You might not recognize Raymond Scott’s name, but chances are that you’ve heard his music — and that it makes you anxious. That’s because Scott’s “Powerhouse” (1937), easily his best known work, has been used to accompany scenes of mechanized peril in everything from the classic 1940s Warner Bros. cartoons to “The Ren & Stimpy Show” and a Visa check card commercial. As Warner Bros. animator, director and historian Greg Ford notes in “Deconstructing Dad: The Music, Machines and Mystery of Raymond Scott,” a new documentary film by the composer’s son, Stan Warnow, the disquieting “Powerhouse” became the go-to choice for scoring animated scenes of panic on the assembly line. Raymond Scott (1908-1994) never wrote with animated films in mind (Warner Bros. simply licensed Scott’s back catalogue in 1941), but it’s fitting that he should be forever linked to the image of a swiftly moving conveyor belt — a contraption that makes its operators struggle to keep pace.
A technophile and jazz musician who was out of step with his time, Scott made a living writing for popular film and television of the 1930s, ’40s and ’50s, but spent his free time experimenting at the frontier of electronic music. As he refined his inventions — early synthesizers and sequencers — Scott envisioned a future in which machines could make music all on their own.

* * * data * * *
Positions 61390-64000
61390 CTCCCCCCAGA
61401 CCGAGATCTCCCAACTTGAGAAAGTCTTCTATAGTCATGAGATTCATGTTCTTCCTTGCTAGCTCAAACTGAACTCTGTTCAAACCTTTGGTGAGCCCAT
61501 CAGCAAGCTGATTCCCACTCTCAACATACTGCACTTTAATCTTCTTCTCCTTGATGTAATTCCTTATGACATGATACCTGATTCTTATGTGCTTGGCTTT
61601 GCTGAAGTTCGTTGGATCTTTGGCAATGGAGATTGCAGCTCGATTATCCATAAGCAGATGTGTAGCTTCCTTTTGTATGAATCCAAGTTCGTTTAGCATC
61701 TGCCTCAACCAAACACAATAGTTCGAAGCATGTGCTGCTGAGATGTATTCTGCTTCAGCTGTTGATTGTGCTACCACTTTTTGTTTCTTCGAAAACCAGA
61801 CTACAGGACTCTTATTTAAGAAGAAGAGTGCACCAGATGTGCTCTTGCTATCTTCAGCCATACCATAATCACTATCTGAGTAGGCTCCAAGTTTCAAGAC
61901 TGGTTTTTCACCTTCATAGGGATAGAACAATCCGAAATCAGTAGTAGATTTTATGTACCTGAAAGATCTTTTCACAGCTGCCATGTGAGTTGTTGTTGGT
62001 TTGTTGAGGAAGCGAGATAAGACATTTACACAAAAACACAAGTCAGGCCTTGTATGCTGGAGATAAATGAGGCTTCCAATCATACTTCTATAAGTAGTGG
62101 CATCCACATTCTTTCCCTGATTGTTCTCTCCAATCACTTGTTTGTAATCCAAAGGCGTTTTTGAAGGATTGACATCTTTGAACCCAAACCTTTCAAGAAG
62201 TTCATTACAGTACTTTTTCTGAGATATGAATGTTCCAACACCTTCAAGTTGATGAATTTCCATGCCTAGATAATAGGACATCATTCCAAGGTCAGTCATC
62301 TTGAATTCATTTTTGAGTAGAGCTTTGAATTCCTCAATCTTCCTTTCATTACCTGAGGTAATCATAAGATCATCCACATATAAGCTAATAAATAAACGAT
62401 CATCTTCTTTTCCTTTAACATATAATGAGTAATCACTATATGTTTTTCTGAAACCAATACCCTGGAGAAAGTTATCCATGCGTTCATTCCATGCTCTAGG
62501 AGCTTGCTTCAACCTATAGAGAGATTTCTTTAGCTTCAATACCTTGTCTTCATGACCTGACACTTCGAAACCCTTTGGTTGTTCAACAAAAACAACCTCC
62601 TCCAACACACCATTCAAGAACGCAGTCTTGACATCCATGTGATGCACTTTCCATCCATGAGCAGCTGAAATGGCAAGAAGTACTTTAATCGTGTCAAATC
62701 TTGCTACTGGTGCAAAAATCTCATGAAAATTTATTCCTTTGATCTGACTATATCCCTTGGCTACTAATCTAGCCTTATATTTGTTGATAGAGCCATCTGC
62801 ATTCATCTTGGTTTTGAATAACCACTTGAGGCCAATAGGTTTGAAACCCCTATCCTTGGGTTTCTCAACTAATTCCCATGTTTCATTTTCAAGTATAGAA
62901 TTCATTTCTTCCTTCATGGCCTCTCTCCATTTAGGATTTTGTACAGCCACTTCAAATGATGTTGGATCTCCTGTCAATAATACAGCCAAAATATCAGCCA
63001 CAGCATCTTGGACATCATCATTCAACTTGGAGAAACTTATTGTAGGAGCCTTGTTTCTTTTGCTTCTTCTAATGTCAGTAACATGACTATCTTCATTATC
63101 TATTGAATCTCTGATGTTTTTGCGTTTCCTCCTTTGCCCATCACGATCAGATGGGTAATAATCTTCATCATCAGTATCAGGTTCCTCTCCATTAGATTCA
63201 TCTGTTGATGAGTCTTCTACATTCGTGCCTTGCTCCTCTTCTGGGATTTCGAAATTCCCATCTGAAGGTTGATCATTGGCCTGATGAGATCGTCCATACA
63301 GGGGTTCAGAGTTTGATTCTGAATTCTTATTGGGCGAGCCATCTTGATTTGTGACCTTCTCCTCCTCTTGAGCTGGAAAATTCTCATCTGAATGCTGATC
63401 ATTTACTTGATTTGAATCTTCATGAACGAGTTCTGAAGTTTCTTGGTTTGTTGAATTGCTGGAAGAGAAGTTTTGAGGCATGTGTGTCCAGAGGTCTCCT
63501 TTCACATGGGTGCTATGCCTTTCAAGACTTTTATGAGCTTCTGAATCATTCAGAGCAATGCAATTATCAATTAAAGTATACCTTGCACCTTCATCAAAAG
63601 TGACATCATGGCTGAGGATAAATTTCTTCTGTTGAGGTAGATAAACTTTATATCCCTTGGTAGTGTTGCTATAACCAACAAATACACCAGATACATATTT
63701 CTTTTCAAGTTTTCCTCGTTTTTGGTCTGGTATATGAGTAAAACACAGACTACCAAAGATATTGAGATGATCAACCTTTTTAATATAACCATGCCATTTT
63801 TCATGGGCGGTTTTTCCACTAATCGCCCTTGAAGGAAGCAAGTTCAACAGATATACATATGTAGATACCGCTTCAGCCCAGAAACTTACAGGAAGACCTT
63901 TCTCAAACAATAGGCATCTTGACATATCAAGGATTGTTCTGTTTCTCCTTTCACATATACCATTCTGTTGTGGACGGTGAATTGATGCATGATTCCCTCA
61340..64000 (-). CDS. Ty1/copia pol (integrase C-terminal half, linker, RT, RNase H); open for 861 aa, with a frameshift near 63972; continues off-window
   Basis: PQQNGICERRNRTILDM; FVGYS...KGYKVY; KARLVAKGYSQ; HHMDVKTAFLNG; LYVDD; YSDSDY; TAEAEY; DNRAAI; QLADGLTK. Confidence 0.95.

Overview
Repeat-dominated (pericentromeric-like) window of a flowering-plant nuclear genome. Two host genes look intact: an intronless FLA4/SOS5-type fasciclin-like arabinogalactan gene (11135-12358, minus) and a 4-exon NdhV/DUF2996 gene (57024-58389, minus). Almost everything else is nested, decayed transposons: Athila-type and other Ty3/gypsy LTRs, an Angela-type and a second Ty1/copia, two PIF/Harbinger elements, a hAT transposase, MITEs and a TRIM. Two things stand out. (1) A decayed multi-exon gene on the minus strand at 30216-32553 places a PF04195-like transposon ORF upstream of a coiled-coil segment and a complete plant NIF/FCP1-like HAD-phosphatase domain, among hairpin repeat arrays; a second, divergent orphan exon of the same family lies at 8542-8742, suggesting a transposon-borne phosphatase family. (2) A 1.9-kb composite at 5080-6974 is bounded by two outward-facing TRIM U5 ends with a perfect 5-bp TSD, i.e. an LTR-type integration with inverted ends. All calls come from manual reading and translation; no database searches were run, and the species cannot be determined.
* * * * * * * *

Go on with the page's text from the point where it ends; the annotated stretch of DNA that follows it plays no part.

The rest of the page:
Born Harry Warnow to Russian-Jewish immigrants in Brooklyn, Scott learned the piano by placing his fingers over the moving keys of a player piano in his parents’ house. Fascinated by gadgets, he planned to become an engineer, but was persuaded to attend the Institute of Musical Art, the school that would later become Juilliard. Hired as a staff pianist for CBS radio in 1931, Scott started composing original pieces that went over so well with the CBS audience that producer Herb Rosenthal let him form his own group, the Raymond Scott Quintette. After a Hollywood tour performing with the quintet in 20th Century Fox films like “Ali Baba Goes to Town” and the Shirley Temple vehicle “Rebecca of Sunnybrook Farm,” Scott returned to CBS in New York and formed a big band. Breaking the network’s rule, Scott insisted on including black as well as white members in the group, assembling the first racially integrated studio orchestra in 1942.